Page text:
The Toyota Motor Kyushu plant was built in 1991 and makes around 430,000 vehicles a year and now employs a workforce of 8,500 people, with 5,600 on the Toyota payroll and 2,900 with outsourcing suppliers. Toyota Motor Kyushu actually takes in more than one plant. Miyata, which includes No.1 and No.2 plants, and takes in body weld, paint, and assembly units, is fed by a common stamping plant plus plastics, suspension and fuel-tank units. Miyata also includes a hybrid component sub-assembly facility on a site two kilometres long and 850 metres wide. About half an hour away by road is the Kanda engine plant.
The No.1 weld/paint/assembly plants date back to 1992 with production of the Toyota Mark II – known as the Cressida in export markets. The smaller No.2 opened in 2006 with production of the latest Lexus ES, the Camrybased luxury sedan sold mostly in North America. Outputs are similar: No.1 plant produces just over 1,000 cars a day; No.2 makes around 850. Both operate on two-shifts with workers averaging 45 hours a week. No. 2 plant, just a year old, is half the size of the original, thanks to continuous process improvements since the factory was built. These improvements can be seen, for example, in the paint shop, where bodies go through dry ovens sideways, shortening the line length, while fewer presequenced parts are kept lineside, reducing the space taken up by the two assembly lines. Wireless communications allow line workers to know exactly how many of each part to take from a lineside station to install on the vehicle model approaching.
Innovations on the line
It takes just 19 hours from weld to final inspection to make a car at Miyata. Manufacturing operations are performed in several buildings, include pressroom, welding, paint, assembly and inspection. The welding building contains 480 computerised robots making more 5,000 spot welds on average per vehicle. All the doors, hoods, trunk lids and the like are removed after the paint process, then re-fastened in assembly for easier access during assembly. The entire plant is air-conditioned and almost as clean as an operating theatre as over 2,800 different components are assembled on the painted bodies.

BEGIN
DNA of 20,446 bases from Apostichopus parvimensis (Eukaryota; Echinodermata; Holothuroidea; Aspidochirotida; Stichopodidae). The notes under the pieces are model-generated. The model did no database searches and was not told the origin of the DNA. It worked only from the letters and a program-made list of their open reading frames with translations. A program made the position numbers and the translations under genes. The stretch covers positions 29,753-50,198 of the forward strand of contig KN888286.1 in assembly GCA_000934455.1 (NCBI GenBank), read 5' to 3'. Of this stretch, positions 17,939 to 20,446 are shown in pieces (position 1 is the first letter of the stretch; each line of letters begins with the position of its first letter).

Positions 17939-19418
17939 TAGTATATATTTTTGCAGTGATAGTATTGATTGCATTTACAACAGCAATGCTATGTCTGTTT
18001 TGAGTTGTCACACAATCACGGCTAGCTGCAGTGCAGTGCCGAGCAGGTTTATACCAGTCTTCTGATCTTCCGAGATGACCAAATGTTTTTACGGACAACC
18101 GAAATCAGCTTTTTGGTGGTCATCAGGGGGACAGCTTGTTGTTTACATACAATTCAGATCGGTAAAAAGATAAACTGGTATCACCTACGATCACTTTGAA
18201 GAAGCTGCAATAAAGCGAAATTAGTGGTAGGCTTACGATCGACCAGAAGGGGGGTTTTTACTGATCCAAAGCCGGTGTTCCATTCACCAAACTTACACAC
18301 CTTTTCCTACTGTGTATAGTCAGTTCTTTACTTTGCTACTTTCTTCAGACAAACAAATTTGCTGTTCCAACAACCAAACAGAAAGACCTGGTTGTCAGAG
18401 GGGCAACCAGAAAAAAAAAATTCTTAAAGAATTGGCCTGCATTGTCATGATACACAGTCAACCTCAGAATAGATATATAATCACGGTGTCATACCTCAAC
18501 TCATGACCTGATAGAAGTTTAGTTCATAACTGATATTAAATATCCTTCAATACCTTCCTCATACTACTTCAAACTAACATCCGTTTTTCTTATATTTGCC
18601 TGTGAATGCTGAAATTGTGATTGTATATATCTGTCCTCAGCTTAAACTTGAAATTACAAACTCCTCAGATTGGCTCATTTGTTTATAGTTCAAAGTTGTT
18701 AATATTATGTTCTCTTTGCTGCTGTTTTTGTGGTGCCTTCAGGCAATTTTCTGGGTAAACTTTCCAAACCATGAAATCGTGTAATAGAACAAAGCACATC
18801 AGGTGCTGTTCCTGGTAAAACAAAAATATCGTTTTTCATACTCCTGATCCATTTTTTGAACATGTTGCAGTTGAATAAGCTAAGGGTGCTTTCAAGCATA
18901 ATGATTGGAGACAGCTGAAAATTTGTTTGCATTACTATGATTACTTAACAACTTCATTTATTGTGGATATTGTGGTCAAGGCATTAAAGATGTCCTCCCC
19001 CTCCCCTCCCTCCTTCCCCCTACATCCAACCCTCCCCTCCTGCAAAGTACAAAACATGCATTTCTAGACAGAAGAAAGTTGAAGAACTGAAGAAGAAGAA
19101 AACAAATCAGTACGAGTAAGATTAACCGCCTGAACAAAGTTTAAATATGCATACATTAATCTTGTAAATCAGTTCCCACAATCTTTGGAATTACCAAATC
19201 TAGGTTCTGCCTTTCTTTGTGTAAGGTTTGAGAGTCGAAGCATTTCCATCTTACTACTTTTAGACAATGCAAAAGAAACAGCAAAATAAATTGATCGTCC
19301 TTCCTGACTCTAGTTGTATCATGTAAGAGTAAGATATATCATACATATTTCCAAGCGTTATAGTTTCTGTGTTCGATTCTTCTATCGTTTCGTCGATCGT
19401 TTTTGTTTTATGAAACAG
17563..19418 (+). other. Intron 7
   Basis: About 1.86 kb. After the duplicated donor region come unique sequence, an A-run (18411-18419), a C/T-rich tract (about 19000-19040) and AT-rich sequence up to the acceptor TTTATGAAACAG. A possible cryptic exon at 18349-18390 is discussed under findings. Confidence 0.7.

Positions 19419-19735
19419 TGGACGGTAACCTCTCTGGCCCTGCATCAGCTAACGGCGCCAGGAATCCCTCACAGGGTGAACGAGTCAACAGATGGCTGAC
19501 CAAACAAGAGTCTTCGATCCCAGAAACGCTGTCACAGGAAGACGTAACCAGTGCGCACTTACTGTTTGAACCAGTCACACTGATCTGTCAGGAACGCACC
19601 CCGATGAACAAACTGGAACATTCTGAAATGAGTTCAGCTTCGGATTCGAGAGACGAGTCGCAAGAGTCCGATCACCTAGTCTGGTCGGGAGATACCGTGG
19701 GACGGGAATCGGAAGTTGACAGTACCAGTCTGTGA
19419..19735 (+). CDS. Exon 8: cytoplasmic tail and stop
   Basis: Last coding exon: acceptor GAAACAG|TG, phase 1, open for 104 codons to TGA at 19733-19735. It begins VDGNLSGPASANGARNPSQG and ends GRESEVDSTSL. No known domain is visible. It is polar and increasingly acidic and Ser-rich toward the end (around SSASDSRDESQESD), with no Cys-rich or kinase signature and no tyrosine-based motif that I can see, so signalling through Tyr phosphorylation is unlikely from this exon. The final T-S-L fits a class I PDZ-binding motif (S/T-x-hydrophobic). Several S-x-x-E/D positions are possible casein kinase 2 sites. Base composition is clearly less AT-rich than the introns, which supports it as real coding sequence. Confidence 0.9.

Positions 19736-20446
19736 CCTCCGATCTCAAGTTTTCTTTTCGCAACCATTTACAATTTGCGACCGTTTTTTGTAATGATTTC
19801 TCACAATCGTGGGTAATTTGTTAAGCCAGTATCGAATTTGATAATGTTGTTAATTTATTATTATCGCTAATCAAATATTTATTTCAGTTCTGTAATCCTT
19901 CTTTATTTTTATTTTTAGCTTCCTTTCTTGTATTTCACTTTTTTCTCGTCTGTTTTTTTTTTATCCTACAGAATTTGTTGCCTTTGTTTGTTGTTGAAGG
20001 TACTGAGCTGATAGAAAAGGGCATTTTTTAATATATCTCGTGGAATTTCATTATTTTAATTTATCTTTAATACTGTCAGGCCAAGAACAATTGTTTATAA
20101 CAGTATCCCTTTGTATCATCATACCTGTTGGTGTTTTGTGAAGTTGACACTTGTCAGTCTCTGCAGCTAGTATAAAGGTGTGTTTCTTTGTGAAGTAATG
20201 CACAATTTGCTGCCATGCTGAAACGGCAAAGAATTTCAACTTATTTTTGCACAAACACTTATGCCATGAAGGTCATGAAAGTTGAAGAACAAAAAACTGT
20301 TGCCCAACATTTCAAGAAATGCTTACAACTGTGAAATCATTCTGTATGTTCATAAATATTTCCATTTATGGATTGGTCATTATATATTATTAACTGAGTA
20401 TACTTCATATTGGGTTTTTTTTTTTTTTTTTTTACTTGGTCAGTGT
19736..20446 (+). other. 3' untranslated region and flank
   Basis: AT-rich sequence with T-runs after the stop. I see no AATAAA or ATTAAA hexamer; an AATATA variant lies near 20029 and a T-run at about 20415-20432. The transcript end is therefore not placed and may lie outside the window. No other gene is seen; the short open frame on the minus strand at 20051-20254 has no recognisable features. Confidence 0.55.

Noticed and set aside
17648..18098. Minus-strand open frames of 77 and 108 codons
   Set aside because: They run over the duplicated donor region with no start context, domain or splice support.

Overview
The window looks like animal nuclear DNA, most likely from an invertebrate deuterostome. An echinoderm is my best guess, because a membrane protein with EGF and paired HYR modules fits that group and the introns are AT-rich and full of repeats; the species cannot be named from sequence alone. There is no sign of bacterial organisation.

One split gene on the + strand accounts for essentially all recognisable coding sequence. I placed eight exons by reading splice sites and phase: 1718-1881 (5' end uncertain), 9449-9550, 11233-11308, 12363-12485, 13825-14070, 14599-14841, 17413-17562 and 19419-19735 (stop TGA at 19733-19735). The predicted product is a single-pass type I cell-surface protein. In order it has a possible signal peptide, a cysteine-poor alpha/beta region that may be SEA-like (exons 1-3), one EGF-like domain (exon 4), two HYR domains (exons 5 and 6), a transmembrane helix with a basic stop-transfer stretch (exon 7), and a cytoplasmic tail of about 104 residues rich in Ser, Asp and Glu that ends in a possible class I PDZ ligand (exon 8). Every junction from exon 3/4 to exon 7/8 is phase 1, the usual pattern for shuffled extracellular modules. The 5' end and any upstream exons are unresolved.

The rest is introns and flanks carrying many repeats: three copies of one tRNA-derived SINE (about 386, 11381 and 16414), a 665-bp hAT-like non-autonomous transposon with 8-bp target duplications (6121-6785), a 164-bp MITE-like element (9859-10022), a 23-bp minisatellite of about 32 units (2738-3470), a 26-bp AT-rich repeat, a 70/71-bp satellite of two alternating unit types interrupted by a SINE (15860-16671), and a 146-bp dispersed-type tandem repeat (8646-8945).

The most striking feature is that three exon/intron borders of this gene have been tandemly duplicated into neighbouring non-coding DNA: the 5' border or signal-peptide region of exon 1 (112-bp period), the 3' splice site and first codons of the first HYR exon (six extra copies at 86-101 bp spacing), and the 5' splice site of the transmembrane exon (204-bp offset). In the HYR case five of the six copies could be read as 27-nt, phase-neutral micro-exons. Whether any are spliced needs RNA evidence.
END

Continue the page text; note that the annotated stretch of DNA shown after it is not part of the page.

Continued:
Each of the 11 sections of the assembly lines are about 100 metres long and run independent of each other with a five car buffer between them. This buffer was an employee suggestion to keep portions of the assembly line running when one section was having a problem. Another example of kaizen. Another employee suggestion was the Rakuraku Seat for working inside the vehicle. With stock bins attached, this seat moves with the conveyor line, allowing the operator to swing in and out of the interior while staying seated – and comfortable.
Washio added: “Since beginning production in December of 1992, we at TMK have aimed to make the finest vehicles in the world. In 2005, thanks to the support and co-operation of everyone concerned, we began production of all key units and other parts necessary to the production of hybrid cars. “We also added a second factory which, fusing our latest innovative skills and techniques, manufactures the top-ofthe- line Lexus. We also established the Kanda plant – the first engine factory in Japan outside Aichi Prefecture.”